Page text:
Despite Challenges, 41% Expect Increasing Revenues, 34% Growing Profits
Business leaders across Upstate New York have grown more pessimistic about the state’s economy but more than half of CEOs for private and nonprofit companies polled do not believe the economy will slip into a recession between now and the end of 2020, according to the thirteenth annual Upstate New York Business Leader Survey from Siena College.
A year ago, 27 percent of business leaders felt pessimistic; this year that number has declined to 17 percent, citing that business conditions in New York are better. However, 36 percent, up from 26 percent last year, say conditions have worsened.
“Across Upstate, business leader confidence has dropped this year as CEO’s have a less positive assessment of current conditions as well as growing concerns about the future. While few see a recession on the immediate horizon and well over half predict that their business will continue to be in business ten years from today, many are concerned about headwinds including governmental regulation, health care costs and workforce suitability,” said Siena College Research Institute Director Don Levy.
Businesses Challenged By Healthcare Costs, Taxes and Government Regulation
Leader confidence, based on interviews with 667 business leaders of companies from the Capital Region, Central New York, the Finger Lakes region, the Mid-Hudson region, Mohawk Valley/Southern Tier, North Country, Westchester, and Western New York, stands at 75.3, down from 96.6 last year, well below the breakeven point of 100 at which overall optimism and pessimism towards the current and future economic conditions are balanced.
Two-thirds of CEO’s point to health care costs as a challenge while 65 percent cite governmental regulation and 58 percent are challenged by taxation. Only 6 percent say New York State is doing an excellent or good job of creating a business climate in which companies like theirs will succeed and only 13 percent are somewhat or very confident in the ability of the state government to improve the business climate. Majorities of CEO’s continue to call for spending cuts (53 percent), business income tax reform
“Over half, 51 percent, say the Paid Family Leave Act has had an adverse impact on their business. More, 53 percent, say minimum wage increases have hurt their business and 54 percent expect legislation to both reach zero carbon emissions in the electricity sector by 2040 and reduce greenhouse gas levels by 2050 will have an adverse effect on the New York State economy,” Levy said.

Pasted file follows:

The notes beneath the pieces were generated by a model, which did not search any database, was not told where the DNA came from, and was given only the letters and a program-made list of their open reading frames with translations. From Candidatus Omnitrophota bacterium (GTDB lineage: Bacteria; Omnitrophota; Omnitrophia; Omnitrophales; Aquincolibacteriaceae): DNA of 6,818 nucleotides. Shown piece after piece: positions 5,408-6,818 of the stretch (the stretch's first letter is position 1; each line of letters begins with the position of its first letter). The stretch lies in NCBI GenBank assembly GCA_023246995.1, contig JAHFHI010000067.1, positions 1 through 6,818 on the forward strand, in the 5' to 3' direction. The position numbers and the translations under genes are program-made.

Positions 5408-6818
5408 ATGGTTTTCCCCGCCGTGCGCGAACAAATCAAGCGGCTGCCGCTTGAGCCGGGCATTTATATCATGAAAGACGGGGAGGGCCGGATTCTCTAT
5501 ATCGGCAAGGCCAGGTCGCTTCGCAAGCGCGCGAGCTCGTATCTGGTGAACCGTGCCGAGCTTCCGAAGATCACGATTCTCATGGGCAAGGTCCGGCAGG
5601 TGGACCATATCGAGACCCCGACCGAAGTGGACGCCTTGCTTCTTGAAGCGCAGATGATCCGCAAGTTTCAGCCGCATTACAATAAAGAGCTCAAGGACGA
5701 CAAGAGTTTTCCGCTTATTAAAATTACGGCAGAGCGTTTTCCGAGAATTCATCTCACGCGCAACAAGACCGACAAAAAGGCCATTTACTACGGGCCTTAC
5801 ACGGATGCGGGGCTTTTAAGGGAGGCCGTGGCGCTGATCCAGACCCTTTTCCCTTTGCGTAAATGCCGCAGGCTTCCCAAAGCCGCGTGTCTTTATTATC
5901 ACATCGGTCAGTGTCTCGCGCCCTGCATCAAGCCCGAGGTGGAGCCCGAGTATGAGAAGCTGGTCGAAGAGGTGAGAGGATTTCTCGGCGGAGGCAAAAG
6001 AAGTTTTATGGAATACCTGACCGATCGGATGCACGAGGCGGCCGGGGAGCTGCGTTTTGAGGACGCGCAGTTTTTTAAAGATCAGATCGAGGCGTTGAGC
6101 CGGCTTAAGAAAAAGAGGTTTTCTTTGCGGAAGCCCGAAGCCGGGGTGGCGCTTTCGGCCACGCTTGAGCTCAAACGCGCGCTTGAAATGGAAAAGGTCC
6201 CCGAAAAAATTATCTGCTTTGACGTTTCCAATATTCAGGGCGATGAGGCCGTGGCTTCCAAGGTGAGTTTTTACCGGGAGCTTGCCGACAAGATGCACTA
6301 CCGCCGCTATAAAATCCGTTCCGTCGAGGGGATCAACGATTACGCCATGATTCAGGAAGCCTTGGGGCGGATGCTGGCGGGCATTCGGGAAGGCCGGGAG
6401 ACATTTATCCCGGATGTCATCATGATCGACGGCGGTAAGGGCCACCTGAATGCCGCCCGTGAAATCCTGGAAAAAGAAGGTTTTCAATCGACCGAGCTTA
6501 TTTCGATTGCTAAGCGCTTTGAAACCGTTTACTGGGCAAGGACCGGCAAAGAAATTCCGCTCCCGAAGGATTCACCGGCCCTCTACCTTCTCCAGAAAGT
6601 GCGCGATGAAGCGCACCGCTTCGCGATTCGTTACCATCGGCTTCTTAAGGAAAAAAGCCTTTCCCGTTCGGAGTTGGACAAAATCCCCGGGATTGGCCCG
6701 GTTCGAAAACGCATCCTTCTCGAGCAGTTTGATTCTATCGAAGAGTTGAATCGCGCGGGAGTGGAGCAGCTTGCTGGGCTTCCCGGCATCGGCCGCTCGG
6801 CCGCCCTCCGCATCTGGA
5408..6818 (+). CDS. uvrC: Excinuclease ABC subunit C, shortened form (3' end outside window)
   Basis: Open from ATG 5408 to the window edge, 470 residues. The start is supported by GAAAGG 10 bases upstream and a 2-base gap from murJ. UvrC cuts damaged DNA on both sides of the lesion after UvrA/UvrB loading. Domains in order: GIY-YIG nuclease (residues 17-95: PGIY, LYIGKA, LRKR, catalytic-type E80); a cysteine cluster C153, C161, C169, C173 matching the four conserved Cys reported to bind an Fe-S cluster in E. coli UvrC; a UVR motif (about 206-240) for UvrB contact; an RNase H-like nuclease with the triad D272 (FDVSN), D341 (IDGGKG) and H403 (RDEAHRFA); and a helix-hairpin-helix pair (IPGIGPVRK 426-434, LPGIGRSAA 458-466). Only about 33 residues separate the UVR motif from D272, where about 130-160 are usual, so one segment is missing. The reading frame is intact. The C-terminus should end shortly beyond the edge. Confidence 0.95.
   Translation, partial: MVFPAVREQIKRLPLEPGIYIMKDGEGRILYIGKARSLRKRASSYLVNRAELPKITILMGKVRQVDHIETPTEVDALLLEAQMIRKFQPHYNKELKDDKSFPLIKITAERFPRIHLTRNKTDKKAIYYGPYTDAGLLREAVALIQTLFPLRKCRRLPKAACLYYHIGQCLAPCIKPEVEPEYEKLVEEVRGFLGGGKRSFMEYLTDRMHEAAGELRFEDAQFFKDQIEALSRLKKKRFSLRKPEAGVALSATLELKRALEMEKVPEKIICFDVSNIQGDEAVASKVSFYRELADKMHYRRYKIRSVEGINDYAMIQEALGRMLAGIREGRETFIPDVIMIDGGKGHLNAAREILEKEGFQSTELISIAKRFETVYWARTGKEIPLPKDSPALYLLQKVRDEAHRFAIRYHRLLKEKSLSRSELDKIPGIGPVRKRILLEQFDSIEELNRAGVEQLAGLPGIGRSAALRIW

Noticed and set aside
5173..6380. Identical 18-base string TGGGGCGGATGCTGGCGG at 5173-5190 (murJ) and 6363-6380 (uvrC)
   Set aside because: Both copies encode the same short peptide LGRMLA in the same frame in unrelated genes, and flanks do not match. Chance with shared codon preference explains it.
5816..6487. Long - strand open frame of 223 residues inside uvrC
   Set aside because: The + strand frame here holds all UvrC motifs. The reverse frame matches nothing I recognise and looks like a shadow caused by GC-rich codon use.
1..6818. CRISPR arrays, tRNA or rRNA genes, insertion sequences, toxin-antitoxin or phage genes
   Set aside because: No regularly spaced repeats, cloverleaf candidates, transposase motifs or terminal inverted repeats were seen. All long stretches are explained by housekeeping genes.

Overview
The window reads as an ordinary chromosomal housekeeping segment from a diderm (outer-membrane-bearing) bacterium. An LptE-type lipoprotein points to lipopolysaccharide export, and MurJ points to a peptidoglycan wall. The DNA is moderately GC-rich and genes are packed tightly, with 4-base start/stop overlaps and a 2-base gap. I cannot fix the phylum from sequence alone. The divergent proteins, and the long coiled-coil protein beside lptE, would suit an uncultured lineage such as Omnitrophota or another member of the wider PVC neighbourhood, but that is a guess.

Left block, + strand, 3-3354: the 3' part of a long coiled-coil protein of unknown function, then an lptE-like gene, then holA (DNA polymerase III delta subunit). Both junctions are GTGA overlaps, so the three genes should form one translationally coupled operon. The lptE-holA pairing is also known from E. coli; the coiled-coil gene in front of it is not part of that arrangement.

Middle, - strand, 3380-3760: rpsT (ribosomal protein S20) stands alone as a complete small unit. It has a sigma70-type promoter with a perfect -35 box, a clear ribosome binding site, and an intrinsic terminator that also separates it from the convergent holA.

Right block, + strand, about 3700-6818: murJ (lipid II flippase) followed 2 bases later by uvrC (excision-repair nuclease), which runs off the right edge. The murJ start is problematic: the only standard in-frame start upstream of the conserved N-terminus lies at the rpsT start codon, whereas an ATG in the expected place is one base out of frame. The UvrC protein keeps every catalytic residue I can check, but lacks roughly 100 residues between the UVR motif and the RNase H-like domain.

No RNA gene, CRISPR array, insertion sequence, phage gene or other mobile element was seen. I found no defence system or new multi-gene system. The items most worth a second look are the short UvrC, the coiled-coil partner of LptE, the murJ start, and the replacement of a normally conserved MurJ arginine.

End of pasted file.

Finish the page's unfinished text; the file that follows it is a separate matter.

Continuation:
CEO’s have more confidence in the efforts of the federal government to improve business conditions but while last year over half gave the federal government a grade of good or excellent on creating a business climate in which they can succeed now that number is down by 12 points to 39 percent. Similarly, 37 percent, down from 46 percent last year, are somewhat or very confident in the ability of the federal government to improve the business climate for businesses like theirs.
“About four of every ten CEO’s continue to give the federal government pro-business grades, over one third have confidence in Washington’s ability to improve conditions and 47 percent say that the federal tax reform has had a positive impact. Still adding to their poor assessment of state government and their negative reaction to recent legislation including the Paid Family Leave Act and minimum wage increases, a majority say the general business climate in their immediate area is staying the same while a third say it is worsening, and only 28 percent rate local governmental support for business as either good or excellent,” Levy said.
Hard To Find Workers
Fifty-nine percent of upstate CEO’s rate their local area as only fair or poor on workforce suitability. Only 39 percent give their local workforce suitability a grade of excellent or good. Only 21 percent of CEO’s, down from 51 percent in 2013, say that there is an ample supply of local workers that are appropriately trained.
“When asked to rate the job applicants they see on seven attributes, CEO’s assessments of potential employees are down in every category from what they thought in 2013 and in every case – technical skills, verbal skills, writing skills, initiative, work ethic, being realistic about compensation and professionalism – no more than 32 percent give applicants a grade of excellent or good,” Levy said